Purchased Seedlings: Nurseries and garden centers often sell zinnias in cell packs. If you buy them, buy them early. Once they reach flowering size they don't transplant as well. Pinch them back by 1/3 at planting time to help reduce transplant shock.

Cut and Come Again

All varieties of zinnia respond well to cutting, and the stems and flowers hold up well in water. This includes the old-fashioned variety "Cut and Come Again" (Zinnia pumila), which is named for its vigor and ability to produce blooms for months on end. Cutting fresh flowers and regular deadheading will encourage the plant to keep producing. For cut flower displays, choose buds that are just about to open and cut them early in the day. Plants that produce tall stems with few buds can be pinched back to encourage branching.

Preventing Powdery Mildew

Annuals are generally less prone to problems from pests and diseases than perennials, because they don't live as long. Unfortunately, powdery mildew can be a major problem for zinnias, especially in humid conditions. Here are some tips for prevention:

Comment Pin it! Was this helpful? 1


Share on ThriftyFunCheck out these photos. Click at right to share your own photo in this guide.

By 5 found this helpful
July 23, 2011

Every year there are new joys even in the insects in my husband and I's vegetable garden, herb and flower garden.

The photo is of a brilliant colored Zinnia. I entitled it: Enjoying a snack.

By Tightwade

Red Zinnia

Comment Pin it! Like this photo? 5

By 4 found this helpful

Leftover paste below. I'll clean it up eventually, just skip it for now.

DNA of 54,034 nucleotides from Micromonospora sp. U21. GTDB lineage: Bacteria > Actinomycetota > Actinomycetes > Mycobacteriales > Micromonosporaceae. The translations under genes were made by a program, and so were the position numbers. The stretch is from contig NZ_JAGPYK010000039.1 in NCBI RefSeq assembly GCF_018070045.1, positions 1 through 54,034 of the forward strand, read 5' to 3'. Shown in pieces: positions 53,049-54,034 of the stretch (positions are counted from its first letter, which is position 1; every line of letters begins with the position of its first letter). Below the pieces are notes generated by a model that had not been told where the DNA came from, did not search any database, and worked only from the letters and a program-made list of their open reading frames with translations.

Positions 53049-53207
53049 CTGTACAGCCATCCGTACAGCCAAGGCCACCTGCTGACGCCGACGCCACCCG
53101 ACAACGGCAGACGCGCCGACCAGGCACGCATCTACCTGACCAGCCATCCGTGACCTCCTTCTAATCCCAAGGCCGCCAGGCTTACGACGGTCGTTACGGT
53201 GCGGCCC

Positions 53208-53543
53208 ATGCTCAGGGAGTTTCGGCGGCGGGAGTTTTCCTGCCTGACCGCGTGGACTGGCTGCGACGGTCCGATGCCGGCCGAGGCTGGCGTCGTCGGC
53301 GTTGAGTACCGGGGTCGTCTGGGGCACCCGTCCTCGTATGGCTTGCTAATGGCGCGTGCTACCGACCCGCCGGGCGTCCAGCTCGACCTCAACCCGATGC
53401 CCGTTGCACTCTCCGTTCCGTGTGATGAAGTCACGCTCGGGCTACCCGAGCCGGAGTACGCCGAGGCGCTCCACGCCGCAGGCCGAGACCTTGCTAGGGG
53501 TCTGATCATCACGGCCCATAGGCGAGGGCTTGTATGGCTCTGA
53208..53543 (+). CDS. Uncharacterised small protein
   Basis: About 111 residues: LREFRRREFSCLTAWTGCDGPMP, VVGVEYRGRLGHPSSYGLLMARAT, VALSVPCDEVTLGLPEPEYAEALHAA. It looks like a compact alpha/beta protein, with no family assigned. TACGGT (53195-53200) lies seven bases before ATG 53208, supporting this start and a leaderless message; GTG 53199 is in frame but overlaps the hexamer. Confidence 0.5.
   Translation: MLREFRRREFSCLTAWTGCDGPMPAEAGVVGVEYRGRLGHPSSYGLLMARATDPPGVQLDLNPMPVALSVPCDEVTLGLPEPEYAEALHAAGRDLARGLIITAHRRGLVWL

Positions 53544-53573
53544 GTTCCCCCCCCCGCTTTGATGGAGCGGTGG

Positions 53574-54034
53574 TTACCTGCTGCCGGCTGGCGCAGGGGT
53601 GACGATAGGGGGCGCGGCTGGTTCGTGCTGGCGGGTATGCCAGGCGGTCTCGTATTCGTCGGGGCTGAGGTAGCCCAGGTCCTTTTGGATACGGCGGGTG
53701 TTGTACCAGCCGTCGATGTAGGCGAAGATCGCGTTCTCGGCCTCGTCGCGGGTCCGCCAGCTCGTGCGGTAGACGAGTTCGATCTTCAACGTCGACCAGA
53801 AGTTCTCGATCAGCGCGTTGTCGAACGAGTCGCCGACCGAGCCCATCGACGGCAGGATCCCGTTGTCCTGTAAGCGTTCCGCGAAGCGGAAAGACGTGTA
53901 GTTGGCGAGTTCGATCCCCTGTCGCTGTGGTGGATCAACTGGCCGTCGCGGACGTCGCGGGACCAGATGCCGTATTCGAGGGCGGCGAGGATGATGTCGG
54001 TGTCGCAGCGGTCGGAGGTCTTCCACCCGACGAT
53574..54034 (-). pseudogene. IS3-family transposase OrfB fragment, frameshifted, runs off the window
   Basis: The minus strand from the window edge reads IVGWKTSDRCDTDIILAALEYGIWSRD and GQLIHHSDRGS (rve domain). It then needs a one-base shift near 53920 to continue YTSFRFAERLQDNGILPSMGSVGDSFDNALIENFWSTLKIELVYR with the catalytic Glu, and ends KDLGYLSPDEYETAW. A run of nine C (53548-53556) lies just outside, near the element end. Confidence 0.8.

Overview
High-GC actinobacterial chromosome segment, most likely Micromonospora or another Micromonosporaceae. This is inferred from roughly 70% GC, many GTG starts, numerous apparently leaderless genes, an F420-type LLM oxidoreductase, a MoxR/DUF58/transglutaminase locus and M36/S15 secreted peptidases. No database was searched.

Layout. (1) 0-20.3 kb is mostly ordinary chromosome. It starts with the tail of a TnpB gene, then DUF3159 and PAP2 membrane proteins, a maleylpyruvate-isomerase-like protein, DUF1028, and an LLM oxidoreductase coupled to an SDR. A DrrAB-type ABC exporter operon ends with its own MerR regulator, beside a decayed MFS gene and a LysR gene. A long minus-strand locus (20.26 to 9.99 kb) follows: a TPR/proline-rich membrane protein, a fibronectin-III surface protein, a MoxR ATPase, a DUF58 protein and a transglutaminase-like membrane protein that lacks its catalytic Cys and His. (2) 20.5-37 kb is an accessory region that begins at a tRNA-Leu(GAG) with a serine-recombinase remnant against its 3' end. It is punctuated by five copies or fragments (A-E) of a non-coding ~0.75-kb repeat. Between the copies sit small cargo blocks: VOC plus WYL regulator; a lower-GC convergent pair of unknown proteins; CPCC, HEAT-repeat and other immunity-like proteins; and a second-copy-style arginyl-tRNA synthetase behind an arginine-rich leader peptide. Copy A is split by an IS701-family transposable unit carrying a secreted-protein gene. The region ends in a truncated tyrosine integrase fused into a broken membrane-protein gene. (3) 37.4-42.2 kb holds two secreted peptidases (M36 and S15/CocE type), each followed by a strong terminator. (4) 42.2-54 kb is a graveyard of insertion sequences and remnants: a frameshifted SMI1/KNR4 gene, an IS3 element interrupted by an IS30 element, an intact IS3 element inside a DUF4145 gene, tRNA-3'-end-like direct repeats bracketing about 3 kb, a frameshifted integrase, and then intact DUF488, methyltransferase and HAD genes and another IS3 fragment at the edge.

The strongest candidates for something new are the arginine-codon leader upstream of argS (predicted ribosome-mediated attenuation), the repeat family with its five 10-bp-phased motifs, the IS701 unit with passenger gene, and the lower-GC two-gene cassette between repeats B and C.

July 1, 2011

I was out in my yard and I saw the zinnias had popped out in all their colors! I like to plant these flowers, because they are so easy to admire. They are large and are outspoken in a visual way!

By Robyn from TN

Comment Pin it! Like this photo? 4

By 7 found this helpful
April 22, 2011

This is warm sunny afternoon out walking with my grandkids. I pack a camera always. This was the first year to plant zinnias, and I never knew the attraction they were to a butterfly.

By Donna

Comment Pin it! Like this photo? 7

By 1 found this helpful
January 25, 2013

A zinnia catches the late summer sunshine.

Comment Pin it! Like this photo? 1

September 6, 20070 found this helpful

Butterfly and Zinnia photo

Comment Pin it! Like this photo? Yes
Related Content
Home and Garden Gardening AnnualsJanuary 22, 2013
Easter Ideas!
St. Patrick's Ideas!
Ask a Question
Share a Post
Better LivingBudget & FinanceBusiness and LegalComputersConsumer AdviceCraftsEducationEntertainmentFood and RecipesHealth & BeautyHolidays and PartiesHome and GardenMake Your OwnOrganizingParentingPetsPhotosTravel and RecreationWeddings
Desktop Page | View Mobile

Disclaimer | Privacy Policy | Contact Us

© 1997-2018 by Cumuli, Inc. All Rights Reserved.

Published by ThriftyFun.

Generated 2018/02/15 08:27:25 in 2 secs. ⛅️️ ⚡️
Loading Something Awesome!